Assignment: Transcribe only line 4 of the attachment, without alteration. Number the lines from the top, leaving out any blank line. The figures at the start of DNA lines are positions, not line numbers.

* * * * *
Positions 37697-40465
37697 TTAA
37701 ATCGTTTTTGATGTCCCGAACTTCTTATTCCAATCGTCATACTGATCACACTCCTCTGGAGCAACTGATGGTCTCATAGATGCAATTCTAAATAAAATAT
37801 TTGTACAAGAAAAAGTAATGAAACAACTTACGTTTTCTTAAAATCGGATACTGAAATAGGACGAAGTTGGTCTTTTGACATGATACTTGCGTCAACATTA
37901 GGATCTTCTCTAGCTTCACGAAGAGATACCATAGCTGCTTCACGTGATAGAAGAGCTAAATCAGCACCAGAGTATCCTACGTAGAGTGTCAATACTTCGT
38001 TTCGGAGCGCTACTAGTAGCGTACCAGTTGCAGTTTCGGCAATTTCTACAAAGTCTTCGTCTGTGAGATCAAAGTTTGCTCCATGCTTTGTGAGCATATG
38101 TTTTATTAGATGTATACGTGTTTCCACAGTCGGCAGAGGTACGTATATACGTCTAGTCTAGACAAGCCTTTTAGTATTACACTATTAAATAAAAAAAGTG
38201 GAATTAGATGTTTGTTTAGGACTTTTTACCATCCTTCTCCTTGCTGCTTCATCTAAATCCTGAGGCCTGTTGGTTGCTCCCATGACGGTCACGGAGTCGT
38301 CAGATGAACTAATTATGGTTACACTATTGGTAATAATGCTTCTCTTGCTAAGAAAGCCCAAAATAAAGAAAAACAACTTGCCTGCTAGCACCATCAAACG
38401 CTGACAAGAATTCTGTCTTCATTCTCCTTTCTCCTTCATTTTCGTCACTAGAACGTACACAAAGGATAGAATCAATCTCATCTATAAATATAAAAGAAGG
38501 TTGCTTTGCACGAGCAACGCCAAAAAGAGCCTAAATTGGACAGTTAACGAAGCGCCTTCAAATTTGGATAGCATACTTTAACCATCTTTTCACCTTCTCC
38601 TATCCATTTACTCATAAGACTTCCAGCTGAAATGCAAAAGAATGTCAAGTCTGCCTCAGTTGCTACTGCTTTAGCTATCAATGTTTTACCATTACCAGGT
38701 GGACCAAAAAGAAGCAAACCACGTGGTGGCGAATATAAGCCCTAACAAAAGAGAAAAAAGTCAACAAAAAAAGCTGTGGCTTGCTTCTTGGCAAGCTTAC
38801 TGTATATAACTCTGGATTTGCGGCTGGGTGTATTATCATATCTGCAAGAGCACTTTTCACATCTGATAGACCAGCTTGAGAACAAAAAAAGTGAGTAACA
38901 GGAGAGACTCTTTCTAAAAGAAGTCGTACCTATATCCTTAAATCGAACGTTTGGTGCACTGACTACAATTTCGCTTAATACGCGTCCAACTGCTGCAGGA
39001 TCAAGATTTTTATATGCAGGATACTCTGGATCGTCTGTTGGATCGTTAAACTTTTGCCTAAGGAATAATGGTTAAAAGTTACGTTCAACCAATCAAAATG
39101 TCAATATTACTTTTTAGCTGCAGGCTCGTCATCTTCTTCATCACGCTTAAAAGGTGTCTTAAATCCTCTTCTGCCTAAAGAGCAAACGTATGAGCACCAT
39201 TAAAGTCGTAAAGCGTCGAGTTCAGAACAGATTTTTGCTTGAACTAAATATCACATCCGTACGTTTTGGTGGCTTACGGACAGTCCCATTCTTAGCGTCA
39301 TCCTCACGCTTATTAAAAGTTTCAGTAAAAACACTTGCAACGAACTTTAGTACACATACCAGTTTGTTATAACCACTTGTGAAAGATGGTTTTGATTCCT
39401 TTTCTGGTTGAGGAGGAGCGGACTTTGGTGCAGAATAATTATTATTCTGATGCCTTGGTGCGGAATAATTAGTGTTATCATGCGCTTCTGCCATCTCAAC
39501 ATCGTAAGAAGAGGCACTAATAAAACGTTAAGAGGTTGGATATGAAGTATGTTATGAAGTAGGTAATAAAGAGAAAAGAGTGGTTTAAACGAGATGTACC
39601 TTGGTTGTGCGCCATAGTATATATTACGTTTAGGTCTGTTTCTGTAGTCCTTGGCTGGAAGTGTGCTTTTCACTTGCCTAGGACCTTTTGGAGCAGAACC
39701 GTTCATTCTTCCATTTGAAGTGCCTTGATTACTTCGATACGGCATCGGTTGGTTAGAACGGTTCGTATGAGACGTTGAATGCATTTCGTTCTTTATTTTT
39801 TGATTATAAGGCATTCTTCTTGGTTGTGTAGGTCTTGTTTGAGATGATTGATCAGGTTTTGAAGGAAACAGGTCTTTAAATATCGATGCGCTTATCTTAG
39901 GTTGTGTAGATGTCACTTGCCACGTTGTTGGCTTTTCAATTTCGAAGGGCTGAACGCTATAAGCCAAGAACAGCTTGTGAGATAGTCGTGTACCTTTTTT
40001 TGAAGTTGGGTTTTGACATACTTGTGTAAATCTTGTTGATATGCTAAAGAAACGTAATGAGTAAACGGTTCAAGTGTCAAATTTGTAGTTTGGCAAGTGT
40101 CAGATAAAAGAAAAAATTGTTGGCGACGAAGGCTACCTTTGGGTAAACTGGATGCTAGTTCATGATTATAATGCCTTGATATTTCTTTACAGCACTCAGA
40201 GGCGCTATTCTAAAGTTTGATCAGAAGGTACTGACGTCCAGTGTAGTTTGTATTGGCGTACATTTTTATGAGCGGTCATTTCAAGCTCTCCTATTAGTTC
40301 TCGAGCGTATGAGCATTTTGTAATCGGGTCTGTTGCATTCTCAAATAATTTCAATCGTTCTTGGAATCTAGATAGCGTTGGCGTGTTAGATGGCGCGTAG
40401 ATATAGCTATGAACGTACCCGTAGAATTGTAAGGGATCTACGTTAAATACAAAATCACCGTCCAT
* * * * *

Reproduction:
37801 TTGTACAAGAAAAAGTAATGAAACAACTTACGTTTTCTTAAAATCGGATACTGAAATAGGACGAAGTTGGTCTTTTGACATGATACTTGCGTCAACATTA